What should people know about GayBingo?

Green: It’s a lot of fun, but the cause is serious. You’re going to get educated about how in distress Philadelphia is around HIV/AIDS education. As a queer person who’s lived here for 8 years, I have not seen much discussion on how impactful it still is in my bubble of friends and all across the community. There’s a sobering moment when we talk about it and what’s happening right now. It’s a message that really needs to be spread and I always look forward to hearing that part of the presentation. There are also some great performances; and I hope that everyone realizes that it’s all volunteers. We can always use more help! 

What are some of the themes? 

Green: The one coming up is Black Tie, so it’s formal and it’s always an incredible night. The last one was a zombie wedding, before that I think we had Cher night; we’ve done Under the Board Walk.

Olthuis: Reject Barbie was a good one! The theme for the Black Tie event (the last Bingo until September) is “Spectacular!” It’s the 25th anniversary and it is going to be spectacular. As Sean said, it’s going to be fun, but in the end it’s about supporting people with HIV/AIDS. The money goes for a lot of things including emergency funds for those living with HIV and providing education and awareness of HIV/AIDS issues. To date, the program has raised over $4.3 million. For this last event, we’re also encouraging people to bring new school supplies to be collected for students affected by HIV.

I read there was almost a real wedding held at GayBingo. 

Olthuis: Yes, we were planning to get married at GayBingo where we met, in March of 2020. Well, because of Covid that didn’t happen. We ended up doing a Quaker ceremony in Mexico. But we may or may not have something fun planned for June 18th. 

Green: The great thing about Bingo is that you can come by yourself or, even better, come as a big group and get a whole table. You can bring drinks and snacks and be social. The regular tables are communal style, so it’s a great way to meet people, see some great entertainment, and get harassed by the BVDs. And you have a chance to win some money!

I won $200 there the last time I went!

Olthuis: That’s fantastic! 

It was! But even without winning money, just being there and having so much fun was a win. But back to you Sean, who would you contact at a seance?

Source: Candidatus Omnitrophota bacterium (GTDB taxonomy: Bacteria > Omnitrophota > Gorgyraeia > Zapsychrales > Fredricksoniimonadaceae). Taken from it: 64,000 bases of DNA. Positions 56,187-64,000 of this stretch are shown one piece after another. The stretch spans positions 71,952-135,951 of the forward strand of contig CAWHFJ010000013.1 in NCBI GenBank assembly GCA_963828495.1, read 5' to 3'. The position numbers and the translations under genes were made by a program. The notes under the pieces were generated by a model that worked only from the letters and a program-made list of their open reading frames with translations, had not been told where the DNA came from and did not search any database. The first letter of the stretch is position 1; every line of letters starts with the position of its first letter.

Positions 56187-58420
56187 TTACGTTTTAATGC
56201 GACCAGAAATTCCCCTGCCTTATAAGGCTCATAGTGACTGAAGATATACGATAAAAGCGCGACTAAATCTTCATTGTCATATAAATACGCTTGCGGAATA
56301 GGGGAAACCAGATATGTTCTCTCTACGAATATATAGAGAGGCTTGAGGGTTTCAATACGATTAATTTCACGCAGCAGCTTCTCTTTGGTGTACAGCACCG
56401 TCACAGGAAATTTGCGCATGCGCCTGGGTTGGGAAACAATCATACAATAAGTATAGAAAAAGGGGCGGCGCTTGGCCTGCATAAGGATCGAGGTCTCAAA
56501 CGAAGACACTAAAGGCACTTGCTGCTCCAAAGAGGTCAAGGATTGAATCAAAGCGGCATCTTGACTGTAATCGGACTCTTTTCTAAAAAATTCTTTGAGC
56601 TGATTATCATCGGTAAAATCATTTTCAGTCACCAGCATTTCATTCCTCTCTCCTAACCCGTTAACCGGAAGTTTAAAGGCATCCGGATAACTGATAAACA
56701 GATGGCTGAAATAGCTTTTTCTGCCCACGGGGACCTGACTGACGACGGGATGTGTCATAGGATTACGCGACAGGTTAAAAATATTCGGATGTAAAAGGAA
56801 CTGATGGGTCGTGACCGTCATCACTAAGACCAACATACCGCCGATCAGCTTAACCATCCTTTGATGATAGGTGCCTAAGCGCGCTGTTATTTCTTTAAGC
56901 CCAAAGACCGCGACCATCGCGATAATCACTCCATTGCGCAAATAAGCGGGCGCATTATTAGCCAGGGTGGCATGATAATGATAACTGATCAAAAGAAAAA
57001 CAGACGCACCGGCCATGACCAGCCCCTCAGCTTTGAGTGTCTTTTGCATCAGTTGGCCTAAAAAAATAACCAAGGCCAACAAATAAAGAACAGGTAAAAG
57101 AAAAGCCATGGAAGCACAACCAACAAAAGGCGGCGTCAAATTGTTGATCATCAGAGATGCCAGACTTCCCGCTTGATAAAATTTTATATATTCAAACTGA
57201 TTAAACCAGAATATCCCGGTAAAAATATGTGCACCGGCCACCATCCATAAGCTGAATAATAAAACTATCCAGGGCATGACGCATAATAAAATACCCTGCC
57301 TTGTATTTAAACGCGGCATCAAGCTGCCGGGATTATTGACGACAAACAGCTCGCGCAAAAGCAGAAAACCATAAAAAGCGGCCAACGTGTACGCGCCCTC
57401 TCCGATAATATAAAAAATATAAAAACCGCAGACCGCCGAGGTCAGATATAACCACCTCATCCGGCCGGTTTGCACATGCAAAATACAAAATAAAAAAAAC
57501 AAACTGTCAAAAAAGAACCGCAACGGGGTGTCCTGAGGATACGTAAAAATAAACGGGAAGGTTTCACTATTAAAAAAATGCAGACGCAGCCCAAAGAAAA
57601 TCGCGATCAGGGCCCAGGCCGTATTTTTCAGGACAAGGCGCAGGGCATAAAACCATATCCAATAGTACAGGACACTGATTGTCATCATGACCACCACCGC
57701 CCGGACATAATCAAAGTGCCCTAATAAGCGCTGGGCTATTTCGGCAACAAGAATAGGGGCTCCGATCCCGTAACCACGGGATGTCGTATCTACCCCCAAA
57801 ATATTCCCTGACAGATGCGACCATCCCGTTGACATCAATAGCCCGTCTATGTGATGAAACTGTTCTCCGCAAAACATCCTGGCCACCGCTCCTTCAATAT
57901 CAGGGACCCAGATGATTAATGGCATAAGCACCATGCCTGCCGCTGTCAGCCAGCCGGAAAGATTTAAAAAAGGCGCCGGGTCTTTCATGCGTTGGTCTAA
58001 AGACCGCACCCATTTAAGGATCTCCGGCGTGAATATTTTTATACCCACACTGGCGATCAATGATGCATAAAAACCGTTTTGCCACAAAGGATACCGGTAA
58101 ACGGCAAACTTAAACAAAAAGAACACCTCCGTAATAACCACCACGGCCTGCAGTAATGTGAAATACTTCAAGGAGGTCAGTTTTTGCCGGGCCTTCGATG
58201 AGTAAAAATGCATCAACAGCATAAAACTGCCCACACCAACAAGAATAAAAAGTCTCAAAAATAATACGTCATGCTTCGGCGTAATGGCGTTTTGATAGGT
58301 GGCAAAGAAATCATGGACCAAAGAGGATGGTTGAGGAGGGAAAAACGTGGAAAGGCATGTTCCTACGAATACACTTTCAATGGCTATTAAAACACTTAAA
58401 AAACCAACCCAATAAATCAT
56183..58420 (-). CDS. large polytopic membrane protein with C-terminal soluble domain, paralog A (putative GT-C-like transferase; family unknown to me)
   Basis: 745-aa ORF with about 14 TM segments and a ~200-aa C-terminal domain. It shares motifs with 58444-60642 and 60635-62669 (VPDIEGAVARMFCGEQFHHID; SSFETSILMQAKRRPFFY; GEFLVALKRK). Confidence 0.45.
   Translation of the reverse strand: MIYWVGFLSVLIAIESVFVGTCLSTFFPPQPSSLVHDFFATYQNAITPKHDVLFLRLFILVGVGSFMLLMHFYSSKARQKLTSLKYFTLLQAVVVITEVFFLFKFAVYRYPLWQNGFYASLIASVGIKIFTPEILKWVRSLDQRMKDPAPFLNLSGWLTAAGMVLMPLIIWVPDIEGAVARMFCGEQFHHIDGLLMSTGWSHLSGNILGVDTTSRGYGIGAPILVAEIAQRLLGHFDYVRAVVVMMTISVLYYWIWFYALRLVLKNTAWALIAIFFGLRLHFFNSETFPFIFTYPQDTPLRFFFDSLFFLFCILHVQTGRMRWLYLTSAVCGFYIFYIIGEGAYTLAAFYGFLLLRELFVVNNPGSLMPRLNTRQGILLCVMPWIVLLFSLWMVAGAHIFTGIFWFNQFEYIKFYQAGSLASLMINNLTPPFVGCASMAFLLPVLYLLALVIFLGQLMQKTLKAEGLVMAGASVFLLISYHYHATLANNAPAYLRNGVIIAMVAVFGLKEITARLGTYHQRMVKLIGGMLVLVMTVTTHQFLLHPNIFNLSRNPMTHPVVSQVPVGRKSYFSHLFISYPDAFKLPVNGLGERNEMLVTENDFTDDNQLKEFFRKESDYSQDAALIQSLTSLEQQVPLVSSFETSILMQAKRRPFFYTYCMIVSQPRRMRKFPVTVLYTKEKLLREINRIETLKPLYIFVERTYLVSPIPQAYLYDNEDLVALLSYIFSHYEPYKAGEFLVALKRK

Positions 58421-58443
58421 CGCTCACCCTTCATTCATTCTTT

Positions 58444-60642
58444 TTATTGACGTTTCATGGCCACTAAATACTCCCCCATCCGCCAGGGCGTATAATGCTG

Green: Whitney Houston. 

Ha! I tried to hit on her once at the Mann music center! 

Green: What?!? That’s great. You’ve got good taste! 

You both have traveled, what’s the most adventurous thing you’ve eaten (by American standards)?

Olthuis: I have a really delicate stomach, so I can’t imagine. I’m boring when it comes to that, especially when traveling; I’m already afraid of getting sick from bad water. But I have had frog legs and crickets here in Philly. 

Well, you have me beat. What’s your happy/sad song?

Green: There’s an artist named Bree Runway; she has a song called, “Somebody Like You” that has been on repeat for me for a while. 

What store would you choose to max out your credit card?

Olthuis: TJ Maxx all the way! 

Green: We are the original Maxxinistas. 

Olthuis: You can get everything there, things for your home, wardrobe, food, anything! 

Last thing that made you laugh out loud? 

Olthuis: [Moves closer to the zoom camera and points out cuts on his nose] If you can’t tell, last week I got clotheslined on my bike by a metal pole. I really thought I was cruising on my bike and then wham! Not funny in the moment, but I can laugh at it now! I imagine myself as a cartoon. 

Okay fashionistas, last question. Favorite piece of clothing?

Olthuis: I have a leopard print, pony hair, Versace motor cycle jacket. [Laughing] I bought it when we were doing well, before the pandemic. It was on sale and I had to have it. It’s literally my favorite, it feels like me! Take a look! 

Green: [producing a thong sized object]  Mine is a little smaller! This is my favorite article of clothing. It’s from a brand called, “Tuckituppp”. It’s the BEST drag panty ever! When we dance we kick our legs up and this little thong is so good. This one is a nude colored latex, but they come in different colors and textures. I’m obsessed. 

Well, I look forward to seeing you kick up your legs and anything else on the 18th. Thanks for the chat!